Saturday, April 2, 2011

Going Green: Is it just a Trend?

My dad turned 70 a few years ago. Yes, seventy years old. It was wonderful to be able to spend the week of his birthday with him! We had time to talk about things he has seen throughout those years, all the changes, improvements and, of course, some regressions. Amidst our conversation, the topic of recycling and “going green” came up. It was good to disagree again!
My dad does not recycle. He thinks that these days it is just trendy to say that you are green, everything is green – from your life-style to the company you work for, from the detergent you use to the sofa you sit on. “In my time there was no such a thing as recycling. Why is it a big deal now? Fashion?” he argued.
Well, in a way he is right.
Some people do tend to adopt whatever is “in vogue” just to be fashionable. They want the latest hairstyle, the same jacket worn by superstars in a magazine, the same pair of sandals they saw on T.V., the same car driven by the characters in a soap opera. And it is not different when talking about causes: without thinking twice, they will defend and support causes that superstars vow to support. They do not really care; they just follow the trend. If artists now say that we need to preserve the environment and save the planet, “go green!” these people will just repeat the mantra. “Green” will be their cause too. Is that bad? Well, if the cause is a good one, the more supporters there are, the better, no matter their reasons to join in.
The same is true about companies. Some companies do tend to adopt what is trendy, simply because that is what sells; it is what people look for. No concept of right or wrong; they do it because it increases sales or saves money. They do it because it will positively affect the image of the company and, as a result, it will increase sales or will save them money. This is the case of some hotels: they put a sign to let you know that towels will only be changed once a week; they save money on laundry, but the cost of the hotel room is still the same. As a result, the hotel poses as the “eco-friendly good guy” and keeps the money saved by not doing as much laundry. In his Newsweek article, Kosova points out that some companies have really embraced conservation and are committed to making all aspects of their business environmental friendly. They invest money in trying to reduce waste. In the meantime, “many corporations take a different approach: They don't do much of anything to change the way they do business, but make a big show of their dedication to Mother Earth” (1).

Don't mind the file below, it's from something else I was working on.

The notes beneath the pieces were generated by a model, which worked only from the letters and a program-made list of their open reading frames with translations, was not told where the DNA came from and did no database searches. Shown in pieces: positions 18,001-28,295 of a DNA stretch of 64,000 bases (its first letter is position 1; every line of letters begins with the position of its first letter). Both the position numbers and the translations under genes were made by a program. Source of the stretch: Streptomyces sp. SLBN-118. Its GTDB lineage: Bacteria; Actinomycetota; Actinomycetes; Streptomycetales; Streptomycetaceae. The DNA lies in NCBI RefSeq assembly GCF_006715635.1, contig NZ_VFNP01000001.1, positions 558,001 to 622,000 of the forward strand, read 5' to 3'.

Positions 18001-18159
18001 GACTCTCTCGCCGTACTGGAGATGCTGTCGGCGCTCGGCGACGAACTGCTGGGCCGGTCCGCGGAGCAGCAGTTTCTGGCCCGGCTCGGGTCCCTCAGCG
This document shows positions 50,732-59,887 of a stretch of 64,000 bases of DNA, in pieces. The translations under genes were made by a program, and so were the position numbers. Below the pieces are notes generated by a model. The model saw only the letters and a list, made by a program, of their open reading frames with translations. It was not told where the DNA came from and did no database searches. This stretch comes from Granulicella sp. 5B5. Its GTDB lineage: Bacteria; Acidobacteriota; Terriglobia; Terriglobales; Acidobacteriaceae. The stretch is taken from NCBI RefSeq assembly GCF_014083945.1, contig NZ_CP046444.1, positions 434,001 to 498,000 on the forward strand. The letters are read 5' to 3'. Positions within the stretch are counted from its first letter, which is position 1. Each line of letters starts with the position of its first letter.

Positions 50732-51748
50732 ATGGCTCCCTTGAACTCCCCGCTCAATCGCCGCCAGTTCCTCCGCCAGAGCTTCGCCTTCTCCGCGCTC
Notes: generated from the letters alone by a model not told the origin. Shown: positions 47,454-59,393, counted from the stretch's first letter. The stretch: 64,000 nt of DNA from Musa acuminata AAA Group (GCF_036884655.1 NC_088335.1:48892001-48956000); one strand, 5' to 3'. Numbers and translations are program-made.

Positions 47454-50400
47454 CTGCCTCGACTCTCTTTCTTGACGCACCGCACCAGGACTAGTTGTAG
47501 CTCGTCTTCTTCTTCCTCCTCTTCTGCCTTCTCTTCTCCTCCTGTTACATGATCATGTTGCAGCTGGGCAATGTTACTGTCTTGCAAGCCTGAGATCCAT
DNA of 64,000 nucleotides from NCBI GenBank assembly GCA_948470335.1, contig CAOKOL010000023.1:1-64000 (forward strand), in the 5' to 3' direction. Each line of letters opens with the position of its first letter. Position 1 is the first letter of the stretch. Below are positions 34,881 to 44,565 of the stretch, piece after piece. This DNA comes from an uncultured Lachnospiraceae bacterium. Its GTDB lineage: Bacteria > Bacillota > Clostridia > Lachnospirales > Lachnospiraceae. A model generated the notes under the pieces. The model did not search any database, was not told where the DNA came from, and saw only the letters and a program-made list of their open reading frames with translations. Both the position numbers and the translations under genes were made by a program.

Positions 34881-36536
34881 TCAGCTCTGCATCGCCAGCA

So we do have the ones who conveniently support the cause, and others who truly support the cause. But is the cause a real cause? Do we need to “go green” or is it only fashion and a money-saving scheme?
From my dad’s perspective, yes, it is purely fashion and there is no need to recycle. “We never needed to do that in the old days,” he continued, “why would I do it now?” That is when our conversation got more interesting.
“Dad, how many people were there in the world when you were a kid?” I asked. According to the U.S. Bureau of the Census, in 1950, when my dad was 11 years old, the world population was 2,555,982,611. That number almost tripled as the projection for 2009 jumps to 6,764,650,308. That is a huge increase in the number of people driving cars around, turning fans on, taking showers, doing laundry, doing dishes, throwing things away, and so on. All those people need to live somewhere, need to dress, eat, and entertain. What we need to use now to satisfy the needs of our population is nowhere near the same of what we needed to use then, in the 50’s. We have more people, we use more, we need more, we consume more, we throw away more.